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Hunting Season Opens For Tribal Members

Taylar Stagner

The government shutdown may be over for now, but some are still feeling the pinch financially. The Shoshone and Arapaho Game and Fish office now has another way to help tribal members feed their families. White-tailed doe fawns and antelope doe fawns are available for hunting for the entire month of February for tribal members.

Leslie Shakespeare, co-chair of the Eastern Shoshone Tribal Council, said there is a surplus of white-tailed deer on the Wind River Reservation.

"I know over the years and different studies with our partners with the U.S. Fish and Wildlife, we found that we have an abundance of white-tailed deer. And I think this situation with the shutdown with people struggling, it's just a natural fit," he said.

The shutdown stopped funding from getting to Native communities who rely on federal agencies for assistance including the Bureau of Indian Affairs and Indian Health Services.

Shakespeare said that the Wind River Indian Reservation is easily impacted by federal shutdowns because of a reliance on food assistance.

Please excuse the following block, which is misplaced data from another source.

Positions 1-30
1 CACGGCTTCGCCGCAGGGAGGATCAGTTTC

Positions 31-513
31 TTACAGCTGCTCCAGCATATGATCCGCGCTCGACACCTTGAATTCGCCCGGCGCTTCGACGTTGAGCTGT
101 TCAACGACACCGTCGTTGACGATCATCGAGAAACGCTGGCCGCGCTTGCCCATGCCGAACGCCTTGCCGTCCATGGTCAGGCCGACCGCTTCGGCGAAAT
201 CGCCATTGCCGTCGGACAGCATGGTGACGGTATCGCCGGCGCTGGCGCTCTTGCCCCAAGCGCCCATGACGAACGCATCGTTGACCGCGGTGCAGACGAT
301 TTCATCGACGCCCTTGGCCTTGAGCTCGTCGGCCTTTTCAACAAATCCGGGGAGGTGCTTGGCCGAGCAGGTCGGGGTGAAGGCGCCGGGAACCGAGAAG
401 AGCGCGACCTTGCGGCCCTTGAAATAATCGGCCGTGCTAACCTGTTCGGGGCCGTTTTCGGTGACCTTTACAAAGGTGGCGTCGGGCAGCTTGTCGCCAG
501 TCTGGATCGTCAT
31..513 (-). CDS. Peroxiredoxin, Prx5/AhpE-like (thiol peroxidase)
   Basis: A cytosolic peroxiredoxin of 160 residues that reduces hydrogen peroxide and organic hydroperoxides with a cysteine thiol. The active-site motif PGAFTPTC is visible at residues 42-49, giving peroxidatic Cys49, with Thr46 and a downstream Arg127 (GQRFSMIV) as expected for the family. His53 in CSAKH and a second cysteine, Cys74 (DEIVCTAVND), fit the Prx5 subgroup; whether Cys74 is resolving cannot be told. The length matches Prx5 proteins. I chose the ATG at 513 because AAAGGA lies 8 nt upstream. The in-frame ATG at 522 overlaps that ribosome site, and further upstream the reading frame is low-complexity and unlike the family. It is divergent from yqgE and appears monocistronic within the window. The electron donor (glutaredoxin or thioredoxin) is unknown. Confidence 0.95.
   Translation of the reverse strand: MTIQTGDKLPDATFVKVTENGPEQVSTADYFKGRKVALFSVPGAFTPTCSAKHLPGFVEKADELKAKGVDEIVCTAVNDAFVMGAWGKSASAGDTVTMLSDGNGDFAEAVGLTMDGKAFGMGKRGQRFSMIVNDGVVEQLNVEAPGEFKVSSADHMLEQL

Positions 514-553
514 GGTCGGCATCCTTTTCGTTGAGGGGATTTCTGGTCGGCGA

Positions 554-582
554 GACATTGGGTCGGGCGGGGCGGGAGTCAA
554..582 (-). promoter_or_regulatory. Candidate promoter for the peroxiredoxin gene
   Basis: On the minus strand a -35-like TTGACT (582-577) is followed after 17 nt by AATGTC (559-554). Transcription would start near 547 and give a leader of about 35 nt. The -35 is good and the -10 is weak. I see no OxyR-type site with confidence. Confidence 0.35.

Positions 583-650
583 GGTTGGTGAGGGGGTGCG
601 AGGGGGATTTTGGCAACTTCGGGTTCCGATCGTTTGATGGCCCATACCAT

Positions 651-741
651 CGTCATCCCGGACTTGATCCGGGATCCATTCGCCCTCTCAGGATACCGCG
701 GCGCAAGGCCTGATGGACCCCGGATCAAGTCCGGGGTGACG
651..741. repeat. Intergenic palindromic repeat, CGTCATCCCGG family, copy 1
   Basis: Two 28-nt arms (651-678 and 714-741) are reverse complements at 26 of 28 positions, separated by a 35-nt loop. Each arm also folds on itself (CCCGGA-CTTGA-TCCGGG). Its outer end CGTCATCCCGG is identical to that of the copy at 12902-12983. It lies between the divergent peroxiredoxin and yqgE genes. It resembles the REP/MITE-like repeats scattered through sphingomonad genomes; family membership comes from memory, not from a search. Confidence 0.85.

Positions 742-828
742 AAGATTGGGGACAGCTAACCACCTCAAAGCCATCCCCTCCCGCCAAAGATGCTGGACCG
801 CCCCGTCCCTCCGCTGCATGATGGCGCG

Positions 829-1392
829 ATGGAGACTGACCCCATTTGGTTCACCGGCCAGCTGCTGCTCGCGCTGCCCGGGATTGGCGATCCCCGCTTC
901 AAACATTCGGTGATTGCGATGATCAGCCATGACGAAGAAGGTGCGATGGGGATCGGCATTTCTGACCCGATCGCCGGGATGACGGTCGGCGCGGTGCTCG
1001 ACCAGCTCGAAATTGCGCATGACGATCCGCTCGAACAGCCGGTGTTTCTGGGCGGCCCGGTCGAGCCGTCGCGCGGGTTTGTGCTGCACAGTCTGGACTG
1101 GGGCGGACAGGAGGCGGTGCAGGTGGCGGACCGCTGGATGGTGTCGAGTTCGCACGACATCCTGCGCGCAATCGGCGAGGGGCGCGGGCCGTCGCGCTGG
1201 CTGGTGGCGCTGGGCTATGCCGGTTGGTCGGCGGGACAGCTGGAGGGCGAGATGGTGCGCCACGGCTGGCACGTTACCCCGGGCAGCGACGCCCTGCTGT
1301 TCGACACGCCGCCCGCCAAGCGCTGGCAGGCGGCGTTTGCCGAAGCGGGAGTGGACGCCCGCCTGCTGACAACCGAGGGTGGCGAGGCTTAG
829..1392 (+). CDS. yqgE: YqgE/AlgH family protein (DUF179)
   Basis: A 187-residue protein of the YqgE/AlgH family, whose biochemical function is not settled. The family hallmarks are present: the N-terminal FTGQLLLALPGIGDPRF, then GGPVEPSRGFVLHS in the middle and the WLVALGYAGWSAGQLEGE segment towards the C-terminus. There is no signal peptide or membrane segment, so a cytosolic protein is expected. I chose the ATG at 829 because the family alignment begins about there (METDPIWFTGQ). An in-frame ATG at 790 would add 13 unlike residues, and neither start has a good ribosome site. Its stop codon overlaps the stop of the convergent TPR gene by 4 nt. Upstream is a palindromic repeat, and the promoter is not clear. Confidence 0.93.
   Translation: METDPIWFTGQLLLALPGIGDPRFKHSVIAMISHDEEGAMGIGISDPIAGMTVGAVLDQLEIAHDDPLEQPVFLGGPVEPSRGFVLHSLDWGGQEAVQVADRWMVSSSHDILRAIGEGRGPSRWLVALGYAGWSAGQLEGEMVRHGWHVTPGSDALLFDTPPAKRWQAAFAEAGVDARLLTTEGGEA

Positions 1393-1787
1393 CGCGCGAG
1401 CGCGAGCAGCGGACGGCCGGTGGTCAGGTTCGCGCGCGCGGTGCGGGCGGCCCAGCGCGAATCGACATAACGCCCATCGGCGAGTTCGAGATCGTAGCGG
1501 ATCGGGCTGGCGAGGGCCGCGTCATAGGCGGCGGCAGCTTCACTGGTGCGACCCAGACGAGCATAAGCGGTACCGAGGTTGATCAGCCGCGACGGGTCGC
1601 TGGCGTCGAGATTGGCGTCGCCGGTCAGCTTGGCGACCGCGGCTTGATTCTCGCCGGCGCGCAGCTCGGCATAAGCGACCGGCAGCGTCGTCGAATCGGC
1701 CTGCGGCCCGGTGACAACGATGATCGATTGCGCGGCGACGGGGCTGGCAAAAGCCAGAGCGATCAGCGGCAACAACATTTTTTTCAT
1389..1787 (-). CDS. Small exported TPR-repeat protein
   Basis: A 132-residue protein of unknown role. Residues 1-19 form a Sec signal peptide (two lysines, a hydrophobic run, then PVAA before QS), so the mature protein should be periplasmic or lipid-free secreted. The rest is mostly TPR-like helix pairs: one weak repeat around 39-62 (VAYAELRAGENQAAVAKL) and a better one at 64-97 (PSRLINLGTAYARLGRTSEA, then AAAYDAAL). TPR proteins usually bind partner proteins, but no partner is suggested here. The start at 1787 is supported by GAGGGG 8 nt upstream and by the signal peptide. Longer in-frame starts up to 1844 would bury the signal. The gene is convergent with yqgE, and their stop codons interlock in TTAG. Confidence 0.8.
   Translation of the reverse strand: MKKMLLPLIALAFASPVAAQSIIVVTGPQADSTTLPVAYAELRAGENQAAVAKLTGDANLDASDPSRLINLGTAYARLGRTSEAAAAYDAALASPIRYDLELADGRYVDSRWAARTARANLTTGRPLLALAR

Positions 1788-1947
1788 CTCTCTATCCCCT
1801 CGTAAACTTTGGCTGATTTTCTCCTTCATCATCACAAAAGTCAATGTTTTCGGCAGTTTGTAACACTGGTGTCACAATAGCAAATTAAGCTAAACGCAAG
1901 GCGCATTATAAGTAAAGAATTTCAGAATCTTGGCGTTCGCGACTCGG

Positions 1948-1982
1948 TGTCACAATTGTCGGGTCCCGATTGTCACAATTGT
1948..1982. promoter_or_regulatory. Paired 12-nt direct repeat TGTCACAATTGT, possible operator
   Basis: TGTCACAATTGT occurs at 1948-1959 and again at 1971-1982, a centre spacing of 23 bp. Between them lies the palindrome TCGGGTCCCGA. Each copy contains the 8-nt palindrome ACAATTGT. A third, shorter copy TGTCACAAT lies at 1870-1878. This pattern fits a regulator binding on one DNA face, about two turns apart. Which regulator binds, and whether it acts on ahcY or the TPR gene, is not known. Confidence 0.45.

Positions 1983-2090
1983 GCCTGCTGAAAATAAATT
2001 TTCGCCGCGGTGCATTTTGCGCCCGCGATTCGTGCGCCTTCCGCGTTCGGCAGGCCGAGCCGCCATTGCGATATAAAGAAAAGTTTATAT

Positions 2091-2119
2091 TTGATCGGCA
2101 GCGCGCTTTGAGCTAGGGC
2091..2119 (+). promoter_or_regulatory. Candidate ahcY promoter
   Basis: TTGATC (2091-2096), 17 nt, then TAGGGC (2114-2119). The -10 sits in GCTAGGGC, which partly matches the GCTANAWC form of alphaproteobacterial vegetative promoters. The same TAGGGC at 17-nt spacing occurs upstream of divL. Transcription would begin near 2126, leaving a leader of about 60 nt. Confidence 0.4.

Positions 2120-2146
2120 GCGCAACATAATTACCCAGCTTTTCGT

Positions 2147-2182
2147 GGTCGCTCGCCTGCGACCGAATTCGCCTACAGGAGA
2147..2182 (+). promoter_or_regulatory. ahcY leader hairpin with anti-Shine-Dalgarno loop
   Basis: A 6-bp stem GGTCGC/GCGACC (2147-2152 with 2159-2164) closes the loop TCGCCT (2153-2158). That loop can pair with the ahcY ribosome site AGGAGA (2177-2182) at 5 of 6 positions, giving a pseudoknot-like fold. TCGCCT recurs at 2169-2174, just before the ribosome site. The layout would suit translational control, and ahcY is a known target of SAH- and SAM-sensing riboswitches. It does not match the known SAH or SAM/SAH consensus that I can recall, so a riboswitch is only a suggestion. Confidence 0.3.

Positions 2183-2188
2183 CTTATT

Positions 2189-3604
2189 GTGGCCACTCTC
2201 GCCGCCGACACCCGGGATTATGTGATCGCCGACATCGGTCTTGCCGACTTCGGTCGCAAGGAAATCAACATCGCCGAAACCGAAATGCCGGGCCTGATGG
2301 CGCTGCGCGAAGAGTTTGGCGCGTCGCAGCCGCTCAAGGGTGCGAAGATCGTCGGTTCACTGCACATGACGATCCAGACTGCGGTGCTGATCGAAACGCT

"One issue is we are still in an area that has high poverty and high unemployment rate, so we have individuals that are struggling day to day without the shutdown," he said.

Tribal members can get a permit and tag for free. They are available at the game and fish office in Fort Washakie.

Taylar Dawn Stagner is a central Wyoming rural and tribal reporter for Wyoming Public Radio. She has degrees in American Studies, a discipline that interrogates the history and culture of America. She was a Native American Journalist Association Fellow in 2019, and won an Edward R. Murrow Award for her Modern West podcast episode about drag queens in rural spaces in 2021. Stagner is Arapaho and Shoshone.
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